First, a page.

Business leaders, ... are striving hard to find the missing MQ ingredients so they can improve motivation and workforce productivity. ...[A] survey (conducted by The Conference Board and McKinsey) of more than 500 US-based HR executives identified employee engagement as one of the top five critical human-capital priorities facing organizations.3
... Gary Hamel urges modern managers to see themselves as “entrepreneurs of meaning.” In The Progress Principle, Harvard Business School professor Teresa Amabile and her coauthor Steve Kramer present rigorous field research highlighting the enormous benefits that a sense of forward momentum can have for employees’ “inner work life.”4Csìkszentmihàlyi writes extensively about “the making of meaning” in his book Good Business.5 ...
In McKinsey’s research, we’ve uncovered a set of specific, actionable techniques underpinned both by experience and a significant body of social-science work. The full tool kit can be found in Beyond Performance: How Great Organizations Build Ultimate Competitive Advantage.6 The three examples described here are not only among the most counterintuitive ... but also the most powerful.
Strategy #1: Tell five stories at once
We typically see organizational leaders tell two types of stories to inspire their teams. The first, the turnaround story, runs along the lines of “We’re performing below industry standard and must change dramatically to survive—incremental change is not sufficient to attract investors to our underperforming company.” The second, the good-to-great story, goes something like this: “We are capable of far more, given our assets, market position, skills, and loyal staff, and can become the undisputed leader in our industry for the foreseeable future.”
The problem with both approaches is that the story centers on the company, ... Our research shows that four other sources give individuals a sense of meaning, including their ability to have an impact on
  • society—for example, making a better society, building the community, or stewarding resources
  • the customer—for instance, making life easier and providing a superior service or product
  • the working team—for instance, a sense of belonging, a caring environment, or working together efficiently and effectively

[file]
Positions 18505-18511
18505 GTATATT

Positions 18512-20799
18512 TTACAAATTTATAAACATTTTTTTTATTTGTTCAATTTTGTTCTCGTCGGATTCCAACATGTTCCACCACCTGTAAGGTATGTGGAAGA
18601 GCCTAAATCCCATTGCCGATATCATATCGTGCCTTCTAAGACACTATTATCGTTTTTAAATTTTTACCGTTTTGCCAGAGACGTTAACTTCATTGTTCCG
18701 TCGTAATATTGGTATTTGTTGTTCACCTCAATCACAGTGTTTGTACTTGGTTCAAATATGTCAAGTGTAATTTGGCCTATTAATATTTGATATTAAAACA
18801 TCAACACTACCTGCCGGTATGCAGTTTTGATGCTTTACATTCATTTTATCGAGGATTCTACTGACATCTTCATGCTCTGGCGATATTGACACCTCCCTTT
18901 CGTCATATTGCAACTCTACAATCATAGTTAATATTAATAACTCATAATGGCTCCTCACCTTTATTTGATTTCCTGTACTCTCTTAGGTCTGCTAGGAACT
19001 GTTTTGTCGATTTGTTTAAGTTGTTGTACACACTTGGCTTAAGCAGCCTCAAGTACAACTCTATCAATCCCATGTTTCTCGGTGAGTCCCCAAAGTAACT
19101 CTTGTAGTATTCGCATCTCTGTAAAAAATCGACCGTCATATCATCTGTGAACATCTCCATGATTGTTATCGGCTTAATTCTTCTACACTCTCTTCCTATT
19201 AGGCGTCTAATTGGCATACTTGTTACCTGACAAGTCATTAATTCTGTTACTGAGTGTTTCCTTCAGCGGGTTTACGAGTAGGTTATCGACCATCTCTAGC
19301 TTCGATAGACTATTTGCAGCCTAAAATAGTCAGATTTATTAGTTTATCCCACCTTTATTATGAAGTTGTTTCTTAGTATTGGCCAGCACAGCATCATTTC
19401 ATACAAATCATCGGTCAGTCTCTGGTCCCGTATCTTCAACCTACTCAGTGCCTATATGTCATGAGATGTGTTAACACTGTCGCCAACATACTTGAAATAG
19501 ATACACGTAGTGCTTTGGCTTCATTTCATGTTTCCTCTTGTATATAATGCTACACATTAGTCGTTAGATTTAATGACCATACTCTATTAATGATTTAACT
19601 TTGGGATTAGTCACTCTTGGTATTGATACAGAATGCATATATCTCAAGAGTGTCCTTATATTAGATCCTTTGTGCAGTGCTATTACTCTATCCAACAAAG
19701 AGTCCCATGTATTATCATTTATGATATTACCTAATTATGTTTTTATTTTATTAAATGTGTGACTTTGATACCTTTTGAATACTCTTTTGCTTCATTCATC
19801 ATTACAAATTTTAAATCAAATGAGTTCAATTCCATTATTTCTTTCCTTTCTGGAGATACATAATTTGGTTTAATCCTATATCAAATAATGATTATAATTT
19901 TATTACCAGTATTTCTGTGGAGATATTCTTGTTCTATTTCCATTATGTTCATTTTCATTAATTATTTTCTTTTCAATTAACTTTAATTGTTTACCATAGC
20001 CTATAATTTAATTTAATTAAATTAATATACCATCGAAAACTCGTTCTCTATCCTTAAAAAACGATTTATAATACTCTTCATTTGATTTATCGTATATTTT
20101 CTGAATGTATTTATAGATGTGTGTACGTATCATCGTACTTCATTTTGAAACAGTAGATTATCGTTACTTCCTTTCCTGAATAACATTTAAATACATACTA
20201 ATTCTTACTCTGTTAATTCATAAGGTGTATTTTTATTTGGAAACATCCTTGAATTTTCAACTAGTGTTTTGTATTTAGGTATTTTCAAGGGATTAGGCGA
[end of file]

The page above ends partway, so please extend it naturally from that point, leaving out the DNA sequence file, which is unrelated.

• themselves—examples include personal development, a higher paycheck or bonus, and a sense of empowerment
Surveys of hundreds of thousands of employees show that the split in most companies ... is roughly equal. It appears that these five sources are a universal human phenomenon.
The implication for leaders seeking to create high-MQ environments is that ... [the] way to unleash MQ-related organizational energy is to tell all five stories at once.
A recent cost-reduction program at a large US financial-services company began with a rational-change story focused on the facts: expenses were growing faster than revenues. Three months into the program, it was clear that employee resistance was stymieing progress. The management team therefore worked together to recast the story to include elements related to society (more affordable housing), customers (increased simplicity and flexibility, fewer errors, more competitive prices), working teams (less duplication, more delegation, increased accountability, a faster pace), and individuals (bigger and more attractive jobs, a once-in-a-career opportunity to build turnaround skills, a great opportunity to “make your own” institution). The program was still what it was—a cost-reduction program—but the reasons it mattered were cast in far more meaningful terms.
Within a month, the share of employees reporting that they were motivated to drive the change program forward jumped to 57 percent, from 35 percent, according to the company’s employee-morale pulse surveys. The program went on to exceed initial expectations, raising efficiency by 10 percent in the first year.
Strategy #2: Let employees ‘write their own lottery ticket’
...[The] best meaning makers spend more time asking than telling.
In one of Daniel Kahneman’s famous experiments, researchers ran a lottery with a twist. Half of the participants were randomly assigned a lottery ticket. The remaining half were given a blank piece of paper and asked to write down any number they pleased. Just before drawing the winning number, the researchers offered to buy back the tickets from their holders. The question they wanted to answer was how much more would you have to pay people who “wrote their own number” than people who received a number randomly. The rational answer should be no difference at all, ... The actual answer? ... [Researchers] found they had to pay at least five times more to those who chose their own number.